Making Linear Thinking “chic” again

Making Linear Thinking “chic” again

Last week we published the CloudTeams Playbook, a guide for Product Managers to become customer-driven. I tried to contact  people of my network to collect feedback – apart from the dedicated workshop – and I got very useful and practical input, such as “we are definitely not lean, closer to scrum”, “steps 7-12 are omitted” or “I work on step 10”. For me that feedback was fantastic! It meant that we had really built a guide where people were able to distinguish the steps, recognize their operations on the map, communicate more easily what they do and don’t do at work, and where each team member focuses.

Those interactions reminded me to point out that the CloudTeams methodology may be modified when adapted by a software team; Actually, it should be modified to fit the team’s culture. The core methodology is  an effort to separate validation from verification, and engage the team in more frequent feedback loops with its customers and users,while a user persona is the main document to transfer the generated knowledge throughout different steps (see picture below ).

The CloudTeams methodology with agile development on the bottom
The CloudTeams methodology unfolded

What we many times forget is that based on the maturity of product and the market, as well as the mentality of the team, there are steps that may be skipped. As seen on the example of the picture below, a Waterfall approach would focus on complete, well defined and executed cycles. A Lean approach would try to run early experiments to experiment mostly on pricing, even without actual builds of software, and then implement focused but verified software. An Agile approach would focus more on user feedback before going to the customer, in a more design-thinking approach where the team believes that a good product will drive sales.

The CloudTeams methodology adapted by existing methodologies
example: The CloudTeams methodology executed by a Waterfall, an Agile and a Lean team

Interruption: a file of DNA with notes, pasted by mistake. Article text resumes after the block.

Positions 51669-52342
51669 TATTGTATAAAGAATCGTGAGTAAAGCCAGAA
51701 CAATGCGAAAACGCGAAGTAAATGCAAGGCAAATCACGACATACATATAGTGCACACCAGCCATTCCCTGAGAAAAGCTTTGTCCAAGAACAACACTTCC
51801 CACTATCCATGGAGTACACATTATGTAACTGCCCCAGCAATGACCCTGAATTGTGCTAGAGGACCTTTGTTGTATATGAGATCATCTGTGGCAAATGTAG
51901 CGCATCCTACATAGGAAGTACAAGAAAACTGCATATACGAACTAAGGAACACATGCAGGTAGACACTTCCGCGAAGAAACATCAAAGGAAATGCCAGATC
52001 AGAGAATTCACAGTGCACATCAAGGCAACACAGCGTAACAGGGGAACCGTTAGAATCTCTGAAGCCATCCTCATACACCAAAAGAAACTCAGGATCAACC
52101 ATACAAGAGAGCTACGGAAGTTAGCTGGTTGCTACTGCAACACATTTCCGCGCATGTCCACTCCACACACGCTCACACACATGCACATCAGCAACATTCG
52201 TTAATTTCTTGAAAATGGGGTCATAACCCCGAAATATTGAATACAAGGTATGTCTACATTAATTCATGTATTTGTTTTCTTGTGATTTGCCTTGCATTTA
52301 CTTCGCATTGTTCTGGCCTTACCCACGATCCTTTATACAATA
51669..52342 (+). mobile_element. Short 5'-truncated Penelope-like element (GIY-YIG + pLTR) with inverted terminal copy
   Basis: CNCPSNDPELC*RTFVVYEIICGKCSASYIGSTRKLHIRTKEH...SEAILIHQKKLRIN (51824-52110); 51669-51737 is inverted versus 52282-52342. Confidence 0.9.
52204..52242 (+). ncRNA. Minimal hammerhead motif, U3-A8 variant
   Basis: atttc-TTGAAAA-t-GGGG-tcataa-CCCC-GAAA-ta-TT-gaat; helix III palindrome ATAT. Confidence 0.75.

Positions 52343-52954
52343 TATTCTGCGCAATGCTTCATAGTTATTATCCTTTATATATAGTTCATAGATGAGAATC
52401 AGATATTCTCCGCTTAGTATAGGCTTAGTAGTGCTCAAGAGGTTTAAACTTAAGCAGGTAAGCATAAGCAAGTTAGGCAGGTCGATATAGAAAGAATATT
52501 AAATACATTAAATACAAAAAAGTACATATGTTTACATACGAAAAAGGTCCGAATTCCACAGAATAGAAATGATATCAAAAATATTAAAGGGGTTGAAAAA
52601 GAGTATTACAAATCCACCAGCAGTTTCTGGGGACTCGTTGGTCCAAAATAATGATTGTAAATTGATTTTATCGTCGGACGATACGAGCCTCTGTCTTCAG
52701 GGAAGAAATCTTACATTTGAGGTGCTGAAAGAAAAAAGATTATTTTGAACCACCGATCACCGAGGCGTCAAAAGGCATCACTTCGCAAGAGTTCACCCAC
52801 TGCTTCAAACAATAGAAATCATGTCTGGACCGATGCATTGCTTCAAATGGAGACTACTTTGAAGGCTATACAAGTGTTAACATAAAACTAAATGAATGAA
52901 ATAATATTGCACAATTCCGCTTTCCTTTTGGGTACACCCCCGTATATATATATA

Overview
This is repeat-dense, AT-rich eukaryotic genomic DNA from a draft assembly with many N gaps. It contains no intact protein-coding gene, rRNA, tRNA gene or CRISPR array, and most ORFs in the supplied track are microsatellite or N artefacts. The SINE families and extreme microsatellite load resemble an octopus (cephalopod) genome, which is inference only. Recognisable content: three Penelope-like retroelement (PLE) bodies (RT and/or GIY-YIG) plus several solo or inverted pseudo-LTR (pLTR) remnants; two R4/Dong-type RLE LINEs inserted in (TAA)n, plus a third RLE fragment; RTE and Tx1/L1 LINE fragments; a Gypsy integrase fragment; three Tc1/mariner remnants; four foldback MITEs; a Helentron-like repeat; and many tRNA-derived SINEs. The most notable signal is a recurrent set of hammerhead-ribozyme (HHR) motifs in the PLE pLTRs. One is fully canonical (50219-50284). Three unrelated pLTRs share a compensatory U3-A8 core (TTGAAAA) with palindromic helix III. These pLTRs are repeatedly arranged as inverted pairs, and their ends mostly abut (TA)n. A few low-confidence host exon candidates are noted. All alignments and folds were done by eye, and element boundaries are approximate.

Agile, Lean, even Rigid methodologies may be valid and effective as long as they are used in the proper context. Nevertheless, if a team follows the CloudTeams methodology, it should just adjust the suggested (12) steps accordingly to meet the business needs and goals where it operates; team members will not need to “learn new tricks”, the product manager will “just” orchestrate the steps and the tools to “make the engine work smoothly”, and thus the business will be more flexible moving from Lean for experimentation, to Agile for usage growth, to Rigid techniques for market growth, and back to Lean to (re)innovate.

We are told to run in cycles while we have a linear thinking. Thus I believe that if we work on the CloudTeams methodology we may have a common standard for product management. Please go and read the playbook, and let me know what you think about it.

 

 

 

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The reading list of a Product Manager

The reading list of a Product Manager

During my recent presentation on a CloudTeams workshop we organized about Product Management, I came up with a slide that boosted audience’s interest. I have written before a list of the 10+1 top books for entrepreneurs, but this list focuses on Product Managers, and I consider it is useful to describe the idea behind it.